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Thread: Toyo field 810m

  1. #1

    Join Date
    Oct 2014
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    Toyo field 810m

    Hello,

    can anyone tell me about a first hand experience with this camera?
    or if they know anything about it?

    is focusing smooth? and can it hold heavy lenses? (2 kilo or more ? symmar 360 f6.8 or heavier) without the front standard tilting or falling by its weight?

    Is it hard to get parts for it?

    thanks alot.

  2. #2

    Re: Toyo field 810m

    Quote Originally Posted by Jbuck View Post
    Hello,

    can anyone tell me about a first hand experience with this camera?
    or if they know anything about it?

    is focusing smooth? and can it hold heavy lenses? (2 kilo or more ? symmar 360 f6.8 or heavier) without the front standard tilting or falling by its weight?

    Is it hard to get parts for it?

    thanks alot.
    I have used a tan Toyo 810M for over 10 years as it is my primary field camera because it is quick to set up, it has dual focus tracks that are smooth and lock down nicely and a front that slides forward and locks down quickly and has a full compliment of movements. Some say that it is a bit on the heavy side to them (it does not bother me at all) as it a solid stable camera platform that holds heavy lenses easily. I like the back bail opener for the film holders and how it squares up to vertical quickly on each standard. Toyo is no longer manufacturing the camera likely due to lack of demand (it was an expensive camera new) and as a result parts are getting increasingly harder to obtain as the inventory depletes. As a result I am very careful in using the camera and knock on wood, it continues to do its thing for me and I use it weekly. The longest lens I can use on my 810M is 24" and the shortest I have used is a 120mm mm although one has to be careful of the front standard encroaching in the image area with that wide view as the rear standard does not move forward. If I am packing 8x10 I take my Canham wood 8x10 which is a bit lighter and is capable of a broader lens selection. Cheers!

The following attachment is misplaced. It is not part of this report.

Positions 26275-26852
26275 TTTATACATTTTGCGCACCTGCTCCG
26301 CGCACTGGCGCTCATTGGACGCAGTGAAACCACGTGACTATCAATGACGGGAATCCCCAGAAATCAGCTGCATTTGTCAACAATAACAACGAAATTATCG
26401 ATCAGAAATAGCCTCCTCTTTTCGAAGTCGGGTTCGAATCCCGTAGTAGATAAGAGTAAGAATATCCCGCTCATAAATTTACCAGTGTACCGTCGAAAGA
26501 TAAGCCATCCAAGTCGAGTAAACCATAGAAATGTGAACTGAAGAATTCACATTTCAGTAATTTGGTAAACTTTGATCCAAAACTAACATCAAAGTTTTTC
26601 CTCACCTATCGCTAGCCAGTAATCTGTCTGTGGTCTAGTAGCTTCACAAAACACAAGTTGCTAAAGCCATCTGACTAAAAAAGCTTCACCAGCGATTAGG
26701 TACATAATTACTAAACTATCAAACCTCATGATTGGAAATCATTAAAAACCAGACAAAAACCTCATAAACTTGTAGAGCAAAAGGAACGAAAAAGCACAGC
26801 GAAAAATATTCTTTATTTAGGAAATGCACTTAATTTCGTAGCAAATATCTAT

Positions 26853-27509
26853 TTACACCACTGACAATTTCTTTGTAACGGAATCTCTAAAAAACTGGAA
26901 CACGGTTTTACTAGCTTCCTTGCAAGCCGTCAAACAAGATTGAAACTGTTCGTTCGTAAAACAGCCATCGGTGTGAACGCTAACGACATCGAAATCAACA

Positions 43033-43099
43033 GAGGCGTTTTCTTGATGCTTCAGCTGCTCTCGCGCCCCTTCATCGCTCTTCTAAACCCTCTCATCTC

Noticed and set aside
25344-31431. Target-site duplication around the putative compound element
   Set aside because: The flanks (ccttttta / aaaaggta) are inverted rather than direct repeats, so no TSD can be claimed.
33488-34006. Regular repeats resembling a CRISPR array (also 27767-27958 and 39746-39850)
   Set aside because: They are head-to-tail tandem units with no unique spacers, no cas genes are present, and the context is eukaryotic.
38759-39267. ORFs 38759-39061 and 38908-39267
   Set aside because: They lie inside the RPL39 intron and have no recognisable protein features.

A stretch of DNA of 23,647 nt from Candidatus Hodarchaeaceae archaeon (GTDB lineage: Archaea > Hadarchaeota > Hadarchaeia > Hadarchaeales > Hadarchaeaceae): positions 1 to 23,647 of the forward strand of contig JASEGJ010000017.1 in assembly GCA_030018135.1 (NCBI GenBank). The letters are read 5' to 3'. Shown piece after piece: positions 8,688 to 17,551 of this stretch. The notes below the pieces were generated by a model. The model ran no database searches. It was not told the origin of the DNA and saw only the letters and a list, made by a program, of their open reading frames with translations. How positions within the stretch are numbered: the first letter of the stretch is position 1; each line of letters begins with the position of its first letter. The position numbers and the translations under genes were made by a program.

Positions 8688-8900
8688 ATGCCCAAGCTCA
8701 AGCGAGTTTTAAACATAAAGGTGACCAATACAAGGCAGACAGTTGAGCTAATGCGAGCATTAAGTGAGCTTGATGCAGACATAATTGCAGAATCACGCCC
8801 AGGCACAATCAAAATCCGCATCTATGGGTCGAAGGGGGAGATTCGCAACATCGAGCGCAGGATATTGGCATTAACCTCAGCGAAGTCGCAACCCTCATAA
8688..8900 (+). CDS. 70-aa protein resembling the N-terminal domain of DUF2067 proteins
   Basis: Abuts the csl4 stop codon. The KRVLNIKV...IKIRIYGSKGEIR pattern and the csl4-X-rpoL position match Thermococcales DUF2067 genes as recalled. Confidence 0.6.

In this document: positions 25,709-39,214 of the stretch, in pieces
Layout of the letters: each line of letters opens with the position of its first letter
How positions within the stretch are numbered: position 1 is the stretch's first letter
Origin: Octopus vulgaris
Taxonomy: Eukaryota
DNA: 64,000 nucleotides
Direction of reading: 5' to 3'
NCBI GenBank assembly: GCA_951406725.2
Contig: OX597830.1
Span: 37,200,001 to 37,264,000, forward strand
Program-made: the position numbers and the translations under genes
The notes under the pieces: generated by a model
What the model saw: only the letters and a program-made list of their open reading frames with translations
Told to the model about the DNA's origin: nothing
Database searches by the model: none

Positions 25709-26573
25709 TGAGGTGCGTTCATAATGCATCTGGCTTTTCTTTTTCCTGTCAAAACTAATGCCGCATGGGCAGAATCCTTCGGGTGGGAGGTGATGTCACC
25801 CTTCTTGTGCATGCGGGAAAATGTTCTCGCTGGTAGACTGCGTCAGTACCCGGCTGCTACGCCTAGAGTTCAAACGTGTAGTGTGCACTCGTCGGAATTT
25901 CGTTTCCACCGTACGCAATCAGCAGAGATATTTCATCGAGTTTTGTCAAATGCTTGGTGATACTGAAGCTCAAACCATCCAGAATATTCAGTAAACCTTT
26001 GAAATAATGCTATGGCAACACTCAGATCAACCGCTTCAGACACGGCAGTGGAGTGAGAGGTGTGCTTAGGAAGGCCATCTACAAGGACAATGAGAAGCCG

Last edited by Michael Kadillak; 6-Sep-2018 at 16:37. Reason: typo

  3. #3

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    Re: Toyo field 810m

    Thanks a lot. I need to decide between this and a p2..which will be a hard decision.
    I do mostly portrait work (indoor and outdoor) and i know sinar is heavier...

    What about bellows. Is it hard to find the longer toyo bellows? Or lets say a fresnel for the toyo?

  4. #4
    Drew Wiley
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    Re: Toyo field 810m

    Both are heavy. You'll need to factor in the weight of a similarly heavy tripod support. Components are much easier to acquire for the Sinar system. Why a P2? All its fancy gearing is really overkill for portrait work. There are much lighter Sinar options which will do the job equally well. In fact, the Toyo G design is modeled after the original Sinar Norma series.